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Ukraine takes credit for missile strikes on Russian military bases in Crimea

Ukrainian President Volodymyr Zelenskyy speaks during a virtual address to U.S. members of Congress, March 16, 2022. (Video screenshot)
September 11, 2022

This article was originally published by Radio Free Europe/Radio Liberty and is reprinted with permission.

The Ukrainian military has for the first time admitted that it carried out missile strikes that hit Russian military bases in Crimea.

Ukraine carried out the strike that hit Saky air base in Crimea on August 9, according to an article co-written by Ukrainian commander General Valeriy Zaluzhniy and Mykhaylo Zabrodskiy, first deputy chairman of the parliamentary Committee on National Defense and Intelligence.

It was published on September 7 by the state-run Ukrinform news agency.

The strike on Saky destroyed at least nine military aircraft, including Su-30SM fighters and Su-24M bombers. The Russian-appointed head of Crimea said at the time that one person was killed. Several buildings on the base that may have stored ammunition were also destroyed.

The Russian Defense Ministry said in a statement at the time that the detonation of aviation ammunition caused the explosions, without clarifying who or what triggered the detonation.

Ukrainian officials have avoided publicly claiming responsibility, but unidentified Ukrainian officials have told U.S. media that their armed forces were responsible for the explosions, and analysts said satellite imagery pointed to a likely attack by Ukrainian forces.

The article hailed as “successful” the efforts of the Ukrainian armed forces in recent weeks to “physically transfer fighting” to the territory of Crimea, which Russia illegally annexed in 2014 and has used to stage attacks on Ukraine.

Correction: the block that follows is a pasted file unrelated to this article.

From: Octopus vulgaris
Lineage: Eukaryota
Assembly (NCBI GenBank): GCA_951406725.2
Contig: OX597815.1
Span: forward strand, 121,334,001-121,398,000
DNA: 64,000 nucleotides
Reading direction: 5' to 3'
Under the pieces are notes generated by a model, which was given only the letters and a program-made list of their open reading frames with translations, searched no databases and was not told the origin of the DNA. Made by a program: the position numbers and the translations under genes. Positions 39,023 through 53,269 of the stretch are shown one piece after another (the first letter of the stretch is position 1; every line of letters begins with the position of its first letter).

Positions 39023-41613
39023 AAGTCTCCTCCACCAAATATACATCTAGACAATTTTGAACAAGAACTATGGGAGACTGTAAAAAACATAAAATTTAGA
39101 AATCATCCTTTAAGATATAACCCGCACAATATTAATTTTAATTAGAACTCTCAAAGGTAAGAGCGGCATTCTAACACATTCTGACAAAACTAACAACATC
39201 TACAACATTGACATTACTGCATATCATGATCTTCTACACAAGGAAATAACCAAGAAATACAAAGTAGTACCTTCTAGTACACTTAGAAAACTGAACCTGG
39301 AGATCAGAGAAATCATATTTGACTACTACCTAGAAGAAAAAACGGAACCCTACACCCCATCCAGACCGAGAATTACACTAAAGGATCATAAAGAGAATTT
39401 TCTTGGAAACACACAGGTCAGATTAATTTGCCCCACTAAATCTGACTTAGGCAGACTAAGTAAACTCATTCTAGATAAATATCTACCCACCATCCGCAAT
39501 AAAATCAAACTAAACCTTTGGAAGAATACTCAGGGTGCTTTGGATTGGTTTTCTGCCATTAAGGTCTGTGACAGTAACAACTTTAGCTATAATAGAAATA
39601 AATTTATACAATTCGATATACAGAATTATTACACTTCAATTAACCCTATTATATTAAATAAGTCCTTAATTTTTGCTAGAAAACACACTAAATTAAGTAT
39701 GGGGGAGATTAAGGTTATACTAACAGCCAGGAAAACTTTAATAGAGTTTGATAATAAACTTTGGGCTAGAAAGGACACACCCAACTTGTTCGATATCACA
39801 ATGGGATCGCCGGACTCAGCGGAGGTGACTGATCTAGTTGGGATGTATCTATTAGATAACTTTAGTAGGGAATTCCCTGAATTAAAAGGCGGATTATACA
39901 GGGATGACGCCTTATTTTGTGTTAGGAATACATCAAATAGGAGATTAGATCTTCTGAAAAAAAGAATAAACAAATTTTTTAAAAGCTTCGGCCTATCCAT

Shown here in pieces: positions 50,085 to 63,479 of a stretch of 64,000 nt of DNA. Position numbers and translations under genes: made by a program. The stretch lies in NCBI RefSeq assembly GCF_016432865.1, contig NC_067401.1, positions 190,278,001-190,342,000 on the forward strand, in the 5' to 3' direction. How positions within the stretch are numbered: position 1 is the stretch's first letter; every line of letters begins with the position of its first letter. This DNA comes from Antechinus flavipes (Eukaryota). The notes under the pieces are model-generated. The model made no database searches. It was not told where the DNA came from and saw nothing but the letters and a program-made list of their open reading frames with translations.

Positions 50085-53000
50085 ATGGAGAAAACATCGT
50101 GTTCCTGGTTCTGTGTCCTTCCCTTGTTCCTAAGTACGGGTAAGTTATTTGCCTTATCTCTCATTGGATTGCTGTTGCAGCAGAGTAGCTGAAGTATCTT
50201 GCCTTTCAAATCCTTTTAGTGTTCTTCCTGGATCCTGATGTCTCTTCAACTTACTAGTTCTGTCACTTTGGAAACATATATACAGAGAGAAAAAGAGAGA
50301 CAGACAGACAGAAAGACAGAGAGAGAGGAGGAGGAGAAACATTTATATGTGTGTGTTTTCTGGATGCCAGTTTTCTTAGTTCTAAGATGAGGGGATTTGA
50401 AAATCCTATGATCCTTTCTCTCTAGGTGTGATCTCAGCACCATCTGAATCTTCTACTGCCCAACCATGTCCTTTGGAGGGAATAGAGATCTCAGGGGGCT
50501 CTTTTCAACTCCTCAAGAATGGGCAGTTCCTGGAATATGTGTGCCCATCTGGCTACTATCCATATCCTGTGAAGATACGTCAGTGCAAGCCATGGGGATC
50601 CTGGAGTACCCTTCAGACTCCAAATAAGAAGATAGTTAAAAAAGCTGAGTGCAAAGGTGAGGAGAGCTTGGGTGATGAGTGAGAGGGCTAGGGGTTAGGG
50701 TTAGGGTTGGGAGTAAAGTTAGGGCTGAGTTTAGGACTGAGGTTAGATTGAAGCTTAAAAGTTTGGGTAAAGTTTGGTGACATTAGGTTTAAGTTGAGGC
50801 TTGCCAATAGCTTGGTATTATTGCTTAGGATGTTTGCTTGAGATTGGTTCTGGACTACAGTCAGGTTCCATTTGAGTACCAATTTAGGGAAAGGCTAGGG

“We are talking about a series of successful missile strikes on the enemy’s Crimean air bases, first of all, on the Saky airfield,” Zaluzhniy and Zabrodskiy said in the article.

They added that the task of the Ukrainian military in 2023 “is to make these feelings sharper, more natural, and quite tangible for the Russians and in other occupied territories.”

Zaluzhniy and Zabrodskiy said that Russian officials and the population were willing to support the war in part because it is a “distant” conflict that doesn’t threaten their lives.

The attack on Crimea was a prime example, they said.

“Thanks to this distance, Russian citizens don’t really painfully grasp the losses, failures, and most importantly, the cost of this war in all its understandings,” they said.

The authors added that Ukraine didn’t so much need quantity as quality weapons from Western allies. If the West would supply weapons with longer ranges, then Ukraine could bring the impact of the war closer to Russia, they said.

The United States has supplied Kyiv with sophisticated long-range missile systems on the condition that Ukraine not use them to hit targets inside Russia.